If you ask me when Christmas should start, I will always say as soon as Halloween is over. St Andrews seemed to share this sentiment – this year, BID (St Andrews’ Business Improvement District) organised the lights switch on for November 2nd, a while away from Christmas Day. The Christmas lights are a key part of getting into the festive spirit, with the switching on becoming an important event in the community calendar. Many places, especially bigger cities, make a huge deal out of Christmas light switch on, with celebrities making guest appearances to press the button – Regent Street Christmas lights has had Kylie Minogue and the Spice Girls in the past.
In St. Andrews, however, the lights switch-on was a meeker affair than what might be seen on Regent Street. The stage was tucked away in the corner of Church Square by The Doll’s House – from Market Street, which is of course the busiest place during the day, you wouldn’t necessarily have been able to see the crowd of people gathered around. Acts from around the community – including a children’s choir, a community choir and a George Michael tribute act – performed a range of pieces from 3:30 onwards. The main event happened at 5 pm, meaning that the crowd of people grew as it got darker.
The event had a great community spirit about it – Stephen Gethins, MP for North East Fife, Callum MacCleod, member of the St Andrews Community Council and head students from St Leonards School and Madras College were all up on the stage to press the button to switch the lights on. It was clearly a family affair – Stephen Gethins even had his little girl up on stage with him!
Though the occasion was a lovely start to the winter festivities, I couldn’t help but feel that the evening could have been made into an even more community-based event, including all cultures and people from around the town. Interestingly, the event was called ‘Winter Lights Switch On’, with no reference to Christmas – I don’t know whether this was an attempt to make the event a little more inclusive to other religions, but it didn’t feel like that was the aim since the music played was pretty much exclusively Christmas hits.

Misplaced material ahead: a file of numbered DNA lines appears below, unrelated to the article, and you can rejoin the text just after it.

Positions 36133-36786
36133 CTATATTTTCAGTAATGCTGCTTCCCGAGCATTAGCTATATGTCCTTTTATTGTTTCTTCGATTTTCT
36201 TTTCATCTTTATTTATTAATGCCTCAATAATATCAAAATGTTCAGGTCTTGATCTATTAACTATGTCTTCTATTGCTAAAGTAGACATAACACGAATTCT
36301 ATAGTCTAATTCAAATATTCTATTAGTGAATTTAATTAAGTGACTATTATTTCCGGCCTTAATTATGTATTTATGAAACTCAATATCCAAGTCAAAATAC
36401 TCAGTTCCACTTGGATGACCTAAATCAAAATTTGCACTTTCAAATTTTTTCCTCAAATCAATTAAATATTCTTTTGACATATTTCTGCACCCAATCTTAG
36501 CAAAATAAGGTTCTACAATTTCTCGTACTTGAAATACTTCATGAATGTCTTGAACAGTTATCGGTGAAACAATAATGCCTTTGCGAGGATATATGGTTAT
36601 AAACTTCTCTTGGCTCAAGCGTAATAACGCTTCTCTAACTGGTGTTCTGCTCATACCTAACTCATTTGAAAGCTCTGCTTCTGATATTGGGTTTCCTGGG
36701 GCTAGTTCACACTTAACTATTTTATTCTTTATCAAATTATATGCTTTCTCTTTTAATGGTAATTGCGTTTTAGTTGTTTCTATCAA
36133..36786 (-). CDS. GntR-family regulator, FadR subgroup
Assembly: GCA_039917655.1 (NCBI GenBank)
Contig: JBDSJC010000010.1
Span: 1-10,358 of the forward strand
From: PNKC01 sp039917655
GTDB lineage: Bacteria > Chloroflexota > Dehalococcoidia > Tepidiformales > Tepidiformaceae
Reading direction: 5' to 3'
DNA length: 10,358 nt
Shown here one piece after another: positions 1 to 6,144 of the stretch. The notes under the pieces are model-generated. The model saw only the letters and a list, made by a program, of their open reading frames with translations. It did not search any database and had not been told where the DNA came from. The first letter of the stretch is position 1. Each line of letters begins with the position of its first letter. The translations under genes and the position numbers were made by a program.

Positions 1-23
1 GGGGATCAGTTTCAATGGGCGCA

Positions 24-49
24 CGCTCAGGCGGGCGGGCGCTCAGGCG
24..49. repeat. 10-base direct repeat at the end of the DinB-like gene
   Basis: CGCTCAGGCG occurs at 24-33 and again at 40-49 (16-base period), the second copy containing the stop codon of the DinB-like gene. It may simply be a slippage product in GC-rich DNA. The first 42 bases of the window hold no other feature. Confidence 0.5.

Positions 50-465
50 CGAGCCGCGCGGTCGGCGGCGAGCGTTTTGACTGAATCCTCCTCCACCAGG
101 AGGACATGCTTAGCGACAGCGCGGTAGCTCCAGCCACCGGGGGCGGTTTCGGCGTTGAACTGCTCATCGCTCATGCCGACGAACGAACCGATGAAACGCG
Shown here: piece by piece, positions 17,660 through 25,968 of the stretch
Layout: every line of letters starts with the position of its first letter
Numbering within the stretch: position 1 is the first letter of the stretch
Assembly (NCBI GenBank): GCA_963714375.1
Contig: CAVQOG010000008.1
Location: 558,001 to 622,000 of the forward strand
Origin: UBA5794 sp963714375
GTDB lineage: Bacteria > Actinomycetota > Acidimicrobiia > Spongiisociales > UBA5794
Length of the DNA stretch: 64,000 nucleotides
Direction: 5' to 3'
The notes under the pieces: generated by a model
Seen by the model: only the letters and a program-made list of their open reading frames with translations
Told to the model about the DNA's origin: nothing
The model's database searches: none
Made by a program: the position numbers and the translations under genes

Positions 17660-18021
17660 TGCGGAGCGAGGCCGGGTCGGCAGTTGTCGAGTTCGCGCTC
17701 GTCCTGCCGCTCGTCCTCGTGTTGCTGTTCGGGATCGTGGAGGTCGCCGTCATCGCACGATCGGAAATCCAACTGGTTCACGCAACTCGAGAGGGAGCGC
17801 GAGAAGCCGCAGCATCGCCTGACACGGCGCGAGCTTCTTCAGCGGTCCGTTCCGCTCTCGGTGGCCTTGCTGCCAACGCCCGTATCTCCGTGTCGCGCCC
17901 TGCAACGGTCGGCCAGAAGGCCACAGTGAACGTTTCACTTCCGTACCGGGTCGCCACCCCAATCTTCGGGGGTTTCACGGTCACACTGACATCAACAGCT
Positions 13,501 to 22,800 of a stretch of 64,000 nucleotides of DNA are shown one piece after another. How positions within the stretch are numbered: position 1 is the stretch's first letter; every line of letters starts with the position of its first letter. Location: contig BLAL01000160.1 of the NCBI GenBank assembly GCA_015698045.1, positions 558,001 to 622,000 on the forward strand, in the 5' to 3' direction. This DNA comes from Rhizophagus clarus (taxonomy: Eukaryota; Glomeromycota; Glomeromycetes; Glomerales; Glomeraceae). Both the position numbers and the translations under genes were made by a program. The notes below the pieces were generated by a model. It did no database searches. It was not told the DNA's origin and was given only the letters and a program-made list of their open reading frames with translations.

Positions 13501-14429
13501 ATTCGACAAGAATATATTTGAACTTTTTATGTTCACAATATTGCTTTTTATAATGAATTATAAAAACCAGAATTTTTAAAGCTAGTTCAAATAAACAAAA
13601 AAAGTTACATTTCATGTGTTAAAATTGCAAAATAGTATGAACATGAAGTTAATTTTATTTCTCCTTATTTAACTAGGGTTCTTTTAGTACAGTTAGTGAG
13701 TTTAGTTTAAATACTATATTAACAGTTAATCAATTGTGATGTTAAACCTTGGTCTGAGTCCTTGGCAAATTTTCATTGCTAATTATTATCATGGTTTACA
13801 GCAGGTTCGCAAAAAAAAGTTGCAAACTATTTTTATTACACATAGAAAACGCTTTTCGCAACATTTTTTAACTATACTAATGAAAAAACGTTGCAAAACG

I think it’s important to remember that nowadays, it isn’t as though Christmas is exclusively celebrated by Christians. I have plenty of friends who are completely non-religious but engage in Christmas festivities because it’s a great excuse to get together as a family or community. Whilst it’s true that some parts of Christmas – church services, carols and songs – are very much about the origin of the celebration and the birth of Jesus, there seems to be so much more about harmony, friendship and love around this time of the year.
In this respect, I thought it was disappointing that BID didn’t take advantage of the wide and diverse culture we have in our student body; the only group of St Andrews not represented in the festivities on stage were University students. Whilst it is understandable that the town doesn’t want to rely on university students to be a part of every single event, it would have made sense to me to utilise the great variety of cultures and talents we have here in our student body – we have musical, dramatic, artistic talent galore, so why not make it a whole community effort! Indeed, the university is such a central part to St. Andrews, it would be far better to embrace our presence.
That being said, the lights look incredible and give St Andrews an added magical touch at night – one of the only positive things about the shorter days and longer nights is that we get more time to observe how pretty St Andrews looks with sparkly snowflakes and twinkling lights hung across every street.